Hey all, CounterFett here. I've had kind of a bad couple of weeks, and couldn't find the motivation to post, frankly, anything. Sorry for the big absence, but it was one of those things where I was gone from it long enough that it built up a sort of inertia, and I just became less and less interested in writing. Or any sort of rational discourse, really. Hopefully, I am pulling myself back together and will be getting back on track here.
Now, for the matter at hand.
In world War I, a number of the belligerent nations had a good hard look on ways to make infantry resistant to the increasing range and lethality of smokeless powder repeating rifles. The Germans had plates that, while moderately effective, were so cumbersome that only machine gunners (who sat still for the most part) could wear them.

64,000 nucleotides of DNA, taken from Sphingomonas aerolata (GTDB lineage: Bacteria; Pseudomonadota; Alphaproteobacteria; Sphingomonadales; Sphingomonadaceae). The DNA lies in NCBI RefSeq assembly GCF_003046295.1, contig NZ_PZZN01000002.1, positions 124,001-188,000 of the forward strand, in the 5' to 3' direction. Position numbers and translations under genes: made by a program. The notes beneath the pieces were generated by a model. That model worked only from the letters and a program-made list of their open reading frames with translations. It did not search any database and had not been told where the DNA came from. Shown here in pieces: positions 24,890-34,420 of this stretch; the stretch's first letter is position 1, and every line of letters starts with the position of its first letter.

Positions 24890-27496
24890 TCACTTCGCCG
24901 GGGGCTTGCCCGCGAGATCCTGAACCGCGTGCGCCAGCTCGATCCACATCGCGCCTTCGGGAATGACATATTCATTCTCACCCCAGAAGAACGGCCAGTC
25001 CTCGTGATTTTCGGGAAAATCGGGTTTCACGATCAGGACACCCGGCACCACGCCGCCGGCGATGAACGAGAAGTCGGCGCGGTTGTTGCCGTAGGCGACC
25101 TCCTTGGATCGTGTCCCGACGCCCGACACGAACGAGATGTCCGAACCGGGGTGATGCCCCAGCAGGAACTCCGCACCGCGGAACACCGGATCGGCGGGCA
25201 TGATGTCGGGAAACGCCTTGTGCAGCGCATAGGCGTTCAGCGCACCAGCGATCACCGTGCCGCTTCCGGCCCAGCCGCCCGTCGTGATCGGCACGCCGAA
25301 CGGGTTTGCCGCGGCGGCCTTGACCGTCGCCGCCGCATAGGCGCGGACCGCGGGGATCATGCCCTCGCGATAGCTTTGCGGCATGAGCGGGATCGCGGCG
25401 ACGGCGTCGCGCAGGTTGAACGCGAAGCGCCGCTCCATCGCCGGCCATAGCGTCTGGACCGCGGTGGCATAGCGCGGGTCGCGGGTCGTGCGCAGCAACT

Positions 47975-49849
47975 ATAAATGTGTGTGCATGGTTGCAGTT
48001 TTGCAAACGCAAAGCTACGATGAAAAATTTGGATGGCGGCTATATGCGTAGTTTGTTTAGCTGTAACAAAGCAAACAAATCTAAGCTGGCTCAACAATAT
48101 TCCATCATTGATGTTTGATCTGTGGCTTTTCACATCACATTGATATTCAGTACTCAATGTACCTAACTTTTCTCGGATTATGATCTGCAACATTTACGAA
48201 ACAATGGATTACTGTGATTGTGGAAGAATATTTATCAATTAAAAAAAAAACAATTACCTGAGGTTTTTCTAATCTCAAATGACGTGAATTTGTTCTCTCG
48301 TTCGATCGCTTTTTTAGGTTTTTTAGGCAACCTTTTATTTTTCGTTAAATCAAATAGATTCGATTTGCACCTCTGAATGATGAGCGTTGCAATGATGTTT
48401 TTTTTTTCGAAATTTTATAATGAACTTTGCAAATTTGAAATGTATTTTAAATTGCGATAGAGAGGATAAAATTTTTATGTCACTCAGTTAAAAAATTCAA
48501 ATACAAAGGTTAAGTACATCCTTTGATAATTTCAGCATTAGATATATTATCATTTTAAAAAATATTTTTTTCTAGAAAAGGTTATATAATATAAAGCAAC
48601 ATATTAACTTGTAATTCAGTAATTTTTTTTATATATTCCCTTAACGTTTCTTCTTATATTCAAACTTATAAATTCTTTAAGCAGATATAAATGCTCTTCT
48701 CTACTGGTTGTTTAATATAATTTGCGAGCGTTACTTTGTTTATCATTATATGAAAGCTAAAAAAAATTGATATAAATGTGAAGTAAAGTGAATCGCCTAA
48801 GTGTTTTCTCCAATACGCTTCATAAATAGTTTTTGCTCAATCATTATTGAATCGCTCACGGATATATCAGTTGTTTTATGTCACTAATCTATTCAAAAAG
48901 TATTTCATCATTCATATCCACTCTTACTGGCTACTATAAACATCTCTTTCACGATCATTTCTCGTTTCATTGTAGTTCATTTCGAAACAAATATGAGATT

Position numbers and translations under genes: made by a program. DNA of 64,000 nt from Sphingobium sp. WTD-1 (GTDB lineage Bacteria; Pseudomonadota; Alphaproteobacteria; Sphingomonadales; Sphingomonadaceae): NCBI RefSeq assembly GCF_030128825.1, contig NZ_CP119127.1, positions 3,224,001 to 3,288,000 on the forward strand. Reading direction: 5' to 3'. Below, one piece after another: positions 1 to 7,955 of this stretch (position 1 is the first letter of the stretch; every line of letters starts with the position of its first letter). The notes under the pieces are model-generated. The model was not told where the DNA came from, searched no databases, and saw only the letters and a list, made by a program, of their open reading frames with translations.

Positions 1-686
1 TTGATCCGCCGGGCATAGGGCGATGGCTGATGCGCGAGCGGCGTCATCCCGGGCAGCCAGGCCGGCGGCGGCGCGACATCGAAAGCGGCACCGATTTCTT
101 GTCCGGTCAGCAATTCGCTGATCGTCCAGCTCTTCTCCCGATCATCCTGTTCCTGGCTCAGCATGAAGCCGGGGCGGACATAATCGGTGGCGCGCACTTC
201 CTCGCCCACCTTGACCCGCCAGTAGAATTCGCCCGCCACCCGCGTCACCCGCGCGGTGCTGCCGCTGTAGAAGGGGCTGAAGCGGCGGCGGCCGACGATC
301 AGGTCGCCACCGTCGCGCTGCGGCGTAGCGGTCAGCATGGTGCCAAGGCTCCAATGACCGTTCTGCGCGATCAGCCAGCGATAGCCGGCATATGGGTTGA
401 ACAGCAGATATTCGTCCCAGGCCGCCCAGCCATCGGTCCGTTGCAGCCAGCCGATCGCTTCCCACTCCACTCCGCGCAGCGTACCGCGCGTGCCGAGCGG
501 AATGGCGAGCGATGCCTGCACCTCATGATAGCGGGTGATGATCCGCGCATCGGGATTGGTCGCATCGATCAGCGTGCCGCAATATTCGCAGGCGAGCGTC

In the States, a less well known, if slightly more practical parallel development spawned the Brewster Plate. These were metallic armor designed to protect riflemen from modern battle rifle cartridges. It was reportedly tested and successfully proofed against .303 British. For those of you not in the know, .303 British was moderately obsolete even in World War I, but was nevertheless powerful enough to shoot all the way through a human target at pretty much any angle it could hit.
So Brewster plate was pretty protective. The fact it weighed forty pounds is what probably put the nail in the coffin for this particular idea. Still, an odd and interesting development. I have included all of the decent pictures I was able to find of the Brewster system, in the hopes that anyone interested in the armor will have an easier time finding them in the future than I did.